I’ve been thinking a bit about people who regret transition recently.
I’ve said before how I have great respect for those people who decide to revert to their birth-assigned gender. This is because it can be a difficult undertaking when so much has changed in their lives and the pressure from trans communities can be somewhat forcefully in favour of transition and against reversion. This is not to say that this is universally the case of course, as there are also a great many trans people who support people considering reversion in doing what is right for them – whatever the outcome of that may be.
Notwithstanding this, my thinking recently has not been so much about people who regret that they’ve transitioned, but rather those who regret how they transitioned.
This is because there can be such a strong drive for people to transition that they are willing to pay almost any cost, and make almost any sacrifice, to achieve their aim. This can be especially the case for those people who transition later in life and who feel that they have lost time to make up for – which can be compounded if they have had a position in which a more forceful ‘can do’ attitude was rewarded and a more nuanced and thoughtful attitude was frowned upon. Of course there will not be ‘lost’ time, as such, as people’s lives will inevitably have brought other things with them which they may not have had had they transitioned in the past – perhaps children with a certain partner or a certain career, etc. Nonetheless there can be a strong drive to transition, and to transition now.
My worry is that in making a snap decision and then immediately transitioning people can, sometimes perhaps needlessly, pull down the edifice of their lives in a way in which, once the shine has worn off the transition, they come to regret. For some people this concerns the more playful aspects of living in a role other than that they were assigned at birth not matching up to the prosaic day-to-day realities of living in that gender role; Some people feel that surgeries or hormones will effect a social change in their life (perhaps in how others see them) which does not materialise, and are also left with large debts which exacerbate this burden; Some people may have transitioned in the evenings and at weekends for example, and not at work, and then come to find working day-to-day in a new role not what they had expected; And other people may not have transitioned with family and friends and find that the reception they were expecting was not what they received. This is not to say, of course, that people cannot transition very successfully in all these domains – many people do; or that there may not sadly be inevitable losses in any case; but rather that it is important to ensure that the idea of what it will be like matches the reality before making any irreversible changes.
To this end I generally recommend that people take a staged approach – telling those people they feel will be accepting and spending time with them in their preferred gender, before expanding that circle outwards. That not only gives the trans person time to asses whether it is right for them, it crucially allows other people time to come to terms with the change. This is not to say, of course, that trans people should be beholden to others in the timing or manner of their transition, but rather that with careful consideration – which may involve a paced transition – and calm compassionate communication, even quite anti-transition friends, family and co-workers can often be brought onside. What really seems to upset people is a transition which comes rather suddenly and [apparently] upsets their previously ordered life. It’s important to recognise that for wives, husbands, partners, parents and children the transition of a loved one is a major event in their life too and may require a rethink of their own identity as a wife or a husband; as a heterosexual, gay or lesbian person; as a son or daughter to a mum or dad and so on. While their thoughts and any fears should not prevent a necessary transition, they should be taken into account in so far as is possible with regards to the manner in which a transition is undertaken.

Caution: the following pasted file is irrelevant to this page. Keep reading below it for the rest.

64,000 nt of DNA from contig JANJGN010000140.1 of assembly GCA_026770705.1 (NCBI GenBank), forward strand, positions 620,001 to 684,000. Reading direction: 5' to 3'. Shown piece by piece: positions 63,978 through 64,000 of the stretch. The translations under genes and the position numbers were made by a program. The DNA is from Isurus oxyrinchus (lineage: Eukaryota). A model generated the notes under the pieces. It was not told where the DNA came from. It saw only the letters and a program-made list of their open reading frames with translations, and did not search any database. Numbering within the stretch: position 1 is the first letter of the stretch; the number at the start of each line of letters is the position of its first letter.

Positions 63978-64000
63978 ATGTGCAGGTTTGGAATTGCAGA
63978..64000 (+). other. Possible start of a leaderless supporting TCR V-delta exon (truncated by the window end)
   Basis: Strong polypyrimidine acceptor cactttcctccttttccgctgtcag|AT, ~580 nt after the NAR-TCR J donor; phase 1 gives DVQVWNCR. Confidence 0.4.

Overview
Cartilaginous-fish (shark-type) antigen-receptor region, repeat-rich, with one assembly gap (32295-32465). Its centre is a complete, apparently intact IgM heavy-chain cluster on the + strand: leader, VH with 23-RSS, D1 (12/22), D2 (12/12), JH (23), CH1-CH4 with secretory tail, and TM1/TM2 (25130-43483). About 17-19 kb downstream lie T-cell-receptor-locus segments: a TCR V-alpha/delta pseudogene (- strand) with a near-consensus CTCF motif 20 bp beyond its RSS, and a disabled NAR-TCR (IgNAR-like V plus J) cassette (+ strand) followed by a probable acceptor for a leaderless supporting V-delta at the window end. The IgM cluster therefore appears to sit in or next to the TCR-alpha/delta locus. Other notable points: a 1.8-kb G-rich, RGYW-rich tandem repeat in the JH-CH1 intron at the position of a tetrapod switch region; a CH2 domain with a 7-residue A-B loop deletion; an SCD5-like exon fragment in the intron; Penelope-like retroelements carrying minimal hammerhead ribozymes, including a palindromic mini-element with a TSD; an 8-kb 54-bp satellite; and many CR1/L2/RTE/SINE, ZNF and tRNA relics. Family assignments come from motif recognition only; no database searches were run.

It’s also important for us to respect that trans people come in many and varied types and that, for some, to detransition or to markedly delay a transition could have tragic consequences due to the severity of the dysphoria; Whereas for others, elements such as wives, husbands, partners, parents and children are equally, or more marked in the person’s feelings and ideas – in which case the dysphoria must be managed as best it can without a full-time, or sometimes any, transition. As with so much else – gender dysphoria is not of a universal magnitude.
So there we are. It seems like it is a good plan to help people be who they need to be – whatever that turns out to be – and to encourage people to do that in such a way that when they get there they have not jettisoned important parts of their lives solely for the sake of expediency – and so come to regret, not necessarily what they’ve done, but how they’ve done it.